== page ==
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Solving Your Self-Storage Management Software Snafus

By Jonathan Fesmire Comments

Today’s self-storage management software makes it easier than ever to run a facility. We now have applications that allow us to document property and lock checks on our tablets and smartphones, manage customer accounts and payments, and legally conduct auctions. Our programs work in tandem with customer communication, security features and other add-ons, such as self-service kiosks, to make life easier for facility operators.

All these solutions work great—once you know how to use them. Sometimes you’re going to need a little help. That’s when good planning and technical support are critical.

Getting Trained

Purchasing a management software for your storage business starts with comparing options and talking to sales representatives at different companies. Once you’ve chosen a package that’s right for you, what’s next?

That depends in part on how the software works. You may need to install applications on your work tablets and computers, or you may just have to log into a website. A representative may come out to set up the software for you, or you may receive instructions.

Whatever the case, before you buy, talk to your vendor about training. It’s fine to read manuals and do online tutorials, but having someone from the company teach a class—onsite or off—for you and your employees is a powerful way to get everyone up to speed. An orientation will teach you how to navigate the software and use its major functions, and where to get help when you’re stuck.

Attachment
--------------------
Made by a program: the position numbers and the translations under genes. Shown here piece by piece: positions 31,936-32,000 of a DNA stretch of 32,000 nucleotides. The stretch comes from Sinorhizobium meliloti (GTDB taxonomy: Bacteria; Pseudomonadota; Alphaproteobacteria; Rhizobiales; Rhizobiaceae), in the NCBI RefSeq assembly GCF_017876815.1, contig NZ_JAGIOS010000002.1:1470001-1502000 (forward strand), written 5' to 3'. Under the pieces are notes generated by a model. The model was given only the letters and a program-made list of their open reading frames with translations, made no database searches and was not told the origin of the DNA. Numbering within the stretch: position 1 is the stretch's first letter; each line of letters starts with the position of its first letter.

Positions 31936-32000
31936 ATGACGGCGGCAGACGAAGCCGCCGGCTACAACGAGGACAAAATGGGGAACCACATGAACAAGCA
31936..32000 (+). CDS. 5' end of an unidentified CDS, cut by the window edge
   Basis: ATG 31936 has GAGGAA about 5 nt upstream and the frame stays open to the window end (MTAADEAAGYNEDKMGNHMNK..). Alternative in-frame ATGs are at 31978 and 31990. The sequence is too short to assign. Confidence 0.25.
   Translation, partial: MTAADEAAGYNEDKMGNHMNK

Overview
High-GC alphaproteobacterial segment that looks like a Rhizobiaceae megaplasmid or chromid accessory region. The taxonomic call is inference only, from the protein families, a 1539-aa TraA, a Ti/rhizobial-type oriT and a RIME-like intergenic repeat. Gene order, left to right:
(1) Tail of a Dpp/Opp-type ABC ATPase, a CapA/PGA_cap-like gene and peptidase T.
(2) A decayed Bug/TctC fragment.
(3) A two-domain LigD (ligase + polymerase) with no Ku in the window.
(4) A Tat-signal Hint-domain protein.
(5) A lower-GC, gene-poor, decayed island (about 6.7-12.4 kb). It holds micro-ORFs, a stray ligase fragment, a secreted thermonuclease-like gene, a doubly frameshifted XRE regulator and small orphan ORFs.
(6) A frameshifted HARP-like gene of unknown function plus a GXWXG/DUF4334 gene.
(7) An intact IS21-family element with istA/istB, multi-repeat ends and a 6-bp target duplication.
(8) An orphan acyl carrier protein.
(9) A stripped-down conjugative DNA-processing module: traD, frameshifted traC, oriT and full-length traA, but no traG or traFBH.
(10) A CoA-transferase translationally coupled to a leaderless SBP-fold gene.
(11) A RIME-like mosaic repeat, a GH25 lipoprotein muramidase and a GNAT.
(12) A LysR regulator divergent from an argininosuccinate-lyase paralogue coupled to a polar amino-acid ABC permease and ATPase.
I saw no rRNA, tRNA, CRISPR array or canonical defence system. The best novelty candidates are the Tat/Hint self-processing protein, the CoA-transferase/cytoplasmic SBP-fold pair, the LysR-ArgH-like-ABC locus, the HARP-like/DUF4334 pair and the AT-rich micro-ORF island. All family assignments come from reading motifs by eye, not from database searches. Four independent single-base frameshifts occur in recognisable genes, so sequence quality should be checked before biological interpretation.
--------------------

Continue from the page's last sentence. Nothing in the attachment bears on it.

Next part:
Finding Answers

Most of the time, you shouldn’t need to contact your software provider. When you want to know how to do a specific function, such as sort tenants by payment due dates, first check your self-help resources. These include the software manual, the company’s online FAQs (frequently asked questions) and user forums. There’s a good chance you’ll find the answer you need in one of these places.

Many software companies also offer free online training videos. Set aside time for employees to view these and increase their expertise. Even if the company doesn’t provide its own videos, you may still be able to find some online created by other users of the software. Did you know 60 hours of video is uploaded to YouTube every minute? It’s not all cats and comedy. You can learn a lot of practical stuff.

Getting Updates

Competitive software companies constantly work to improve their applications. They patch security holes, make usability improvements, add new functionality and more. If you’re using a cloud-based solution, most of these improvements will appear on the back end. In other words, the company will update the software on its own servers, and you’ll immediately have access to the upgrades.

However, some updates might be on the front end, meaning on your company’s computers. Check for updates periodically, and set up your system to automatically download and install them whenever possible. If you have an in-house information-technology manager, let him decide the best way to handle this important task.

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